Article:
Racquetball is not a sport for everyone. To be an elite racquetball player you must be a great athlete, an incredible competitor, have an open mind to learning, and also have a great work ethic. Hollie Scott, a junior at the UW majoring in public health, has all four.
“[Scott]’s an incredible athlete first of all,” her coach Cliff Swain said. “She’s an incredible competitor, that’s something that not every great athlete has. She’s very open minded to learning. She puts in the time in every way, mental, toughness, training, she’s constantly learning about proper nutrition and diet.”
Scott — the reigning racquetball national champion — has been playing the sport since she was 5-years-old. And as she’s become more experienced, the junior has learned that racquetball demands a strong mental game in order to defeat your opponent.
“You could be losing, cause it’s whenever you serve you get a point,” Scott said. “[The opponent] could keep getting points and be way ahead of you and you have to stay in it and keep going.”
Scott has been coached by Swain the past two years. A former racquetball pro himself, he believes that Scott is different than most other players and believes she’s the total package.
“She cares about every single aspect and that’s what it takes to beat other people in the sport who do the same thing,” Swain said. “You need to cover all aspects of yourself and your game, and she’s willing to do that.”
During the racquetball season, which is nearly year-round, Scott trains around three hours every weekday. When the weekend hits, her training gets even longer.
“It’s just non stop,” Scott said. “You have to go to the gym and lift weights and then cardio, running for miles and short distances, sprints, and then you’ve got to go on the court.”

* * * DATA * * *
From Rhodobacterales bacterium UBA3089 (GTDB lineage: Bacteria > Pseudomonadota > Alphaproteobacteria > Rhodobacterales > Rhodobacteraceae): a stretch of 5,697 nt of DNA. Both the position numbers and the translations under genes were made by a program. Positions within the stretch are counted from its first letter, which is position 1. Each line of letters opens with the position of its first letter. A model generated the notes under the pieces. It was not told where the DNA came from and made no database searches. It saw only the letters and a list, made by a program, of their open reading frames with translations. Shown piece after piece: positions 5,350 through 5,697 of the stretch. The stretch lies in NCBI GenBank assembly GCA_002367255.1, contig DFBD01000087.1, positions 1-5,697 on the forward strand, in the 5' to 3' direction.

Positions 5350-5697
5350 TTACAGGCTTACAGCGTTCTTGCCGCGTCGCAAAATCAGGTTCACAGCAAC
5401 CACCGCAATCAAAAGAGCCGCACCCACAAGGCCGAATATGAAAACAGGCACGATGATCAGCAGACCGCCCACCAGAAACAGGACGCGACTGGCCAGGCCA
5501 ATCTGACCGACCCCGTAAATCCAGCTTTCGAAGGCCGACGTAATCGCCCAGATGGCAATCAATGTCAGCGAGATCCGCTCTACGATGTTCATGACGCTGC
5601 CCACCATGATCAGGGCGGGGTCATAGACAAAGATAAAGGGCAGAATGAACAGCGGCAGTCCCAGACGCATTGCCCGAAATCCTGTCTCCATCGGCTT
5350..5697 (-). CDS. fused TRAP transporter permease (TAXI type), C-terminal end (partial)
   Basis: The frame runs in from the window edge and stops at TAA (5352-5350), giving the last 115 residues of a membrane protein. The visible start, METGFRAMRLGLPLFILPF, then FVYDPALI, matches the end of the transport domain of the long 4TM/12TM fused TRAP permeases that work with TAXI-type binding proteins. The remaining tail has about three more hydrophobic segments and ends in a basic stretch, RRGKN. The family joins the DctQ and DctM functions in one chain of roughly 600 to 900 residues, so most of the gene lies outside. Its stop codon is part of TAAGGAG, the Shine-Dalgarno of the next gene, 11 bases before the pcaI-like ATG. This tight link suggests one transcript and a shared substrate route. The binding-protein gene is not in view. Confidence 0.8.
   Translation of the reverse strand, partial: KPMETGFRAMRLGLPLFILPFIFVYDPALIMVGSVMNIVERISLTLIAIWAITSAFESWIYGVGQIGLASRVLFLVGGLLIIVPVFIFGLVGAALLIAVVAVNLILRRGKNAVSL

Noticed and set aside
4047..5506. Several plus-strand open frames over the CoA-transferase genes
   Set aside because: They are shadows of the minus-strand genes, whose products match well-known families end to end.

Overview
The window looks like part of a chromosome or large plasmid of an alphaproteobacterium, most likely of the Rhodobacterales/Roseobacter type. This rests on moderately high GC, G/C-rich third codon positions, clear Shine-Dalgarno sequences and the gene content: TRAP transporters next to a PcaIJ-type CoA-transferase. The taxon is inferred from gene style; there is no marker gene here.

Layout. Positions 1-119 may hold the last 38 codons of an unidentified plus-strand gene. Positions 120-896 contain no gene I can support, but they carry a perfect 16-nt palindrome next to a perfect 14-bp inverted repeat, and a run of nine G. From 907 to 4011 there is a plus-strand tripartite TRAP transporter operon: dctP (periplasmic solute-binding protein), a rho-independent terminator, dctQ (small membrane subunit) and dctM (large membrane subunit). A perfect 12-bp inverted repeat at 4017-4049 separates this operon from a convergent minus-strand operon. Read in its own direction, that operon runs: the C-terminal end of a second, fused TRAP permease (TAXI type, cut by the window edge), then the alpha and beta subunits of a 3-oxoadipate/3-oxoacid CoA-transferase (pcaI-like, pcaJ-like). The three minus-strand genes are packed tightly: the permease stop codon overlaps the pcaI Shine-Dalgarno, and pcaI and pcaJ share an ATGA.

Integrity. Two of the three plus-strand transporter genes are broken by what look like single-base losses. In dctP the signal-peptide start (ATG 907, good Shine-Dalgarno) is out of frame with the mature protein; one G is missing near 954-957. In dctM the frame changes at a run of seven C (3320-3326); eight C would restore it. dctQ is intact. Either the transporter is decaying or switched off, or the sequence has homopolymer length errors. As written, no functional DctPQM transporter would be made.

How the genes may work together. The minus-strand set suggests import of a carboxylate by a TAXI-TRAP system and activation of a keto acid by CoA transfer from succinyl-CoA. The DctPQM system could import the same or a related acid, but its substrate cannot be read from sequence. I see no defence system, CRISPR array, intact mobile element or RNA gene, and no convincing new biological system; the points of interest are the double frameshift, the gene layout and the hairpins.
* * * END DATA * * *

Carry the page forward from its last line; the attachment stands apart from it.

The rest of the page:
That’s one reason many people who have great potential in racquetball quit. They can’t handle the heavy workloads required to be great.
“There's a lot of people that quit very early on and never get to experience the success she has because they quit,” Swain said. “They give up and they just don’t stick to it and it’s not easy and I don’t blame them for packing it in, but Hollie doesn’t.”
Scott’s overall dedication to the game of racquetball has led to numerous accolades and wins at a number of high profile tournaments. And last year, she won the 2019 National Intercollegiate Racquetball Championship.
Back in February 2020, Scott won the National Championship in the singles women's U.S. team qualifier division. She also placed second in doubles in the women's U.S. team qualifier division.
By winning the national championship, Scott is now the number one racquetball player in the nation and has earned a spot on Team USA competing at both the June Pan-American (Pan-Am) games in Bolivia, as well as the World Championships in Mexico later this summer.
Scott has also tried to get the UW to create a racquetball team, but could not quite get the support she needed to make it happen.
“I tried [to make a racquetball team], they made me jump through a lot of hoops,” Scott said. “It’s way too much work to even try. They’re like, you need to be a club first and then you have to have good attendance for five years. I’m not even gonna be here for five years. That’s why I’m not going to intercollegiates this year, I’m going to Pan-Ams instead.”
Scott has also learned how to balance school work with competing in racquetball tournaments. Since she is not a part of a UW team, the athletic department will often not help her get a test moved when one of her tournaments conflicts with the test date.
Originally slated to leave for the Pan-Am right at the start of the spring quarter, Scott was worried she’d have to do homework between her events, as she is the only woman playing in two different contests. But after the COVID-19 outbreak pushed the games later into the summer, Scott is just excited for her next chance to step onto the court.
“I was very excited to compete with USA on my back again,” Scott said. “But I understand why it needed to be done. I just have to keep training for Worlds in August.”
Reach Contributing writer Nathan Mathisen at firstname.lastname@example.org. Twitter: @nathan_mathisen
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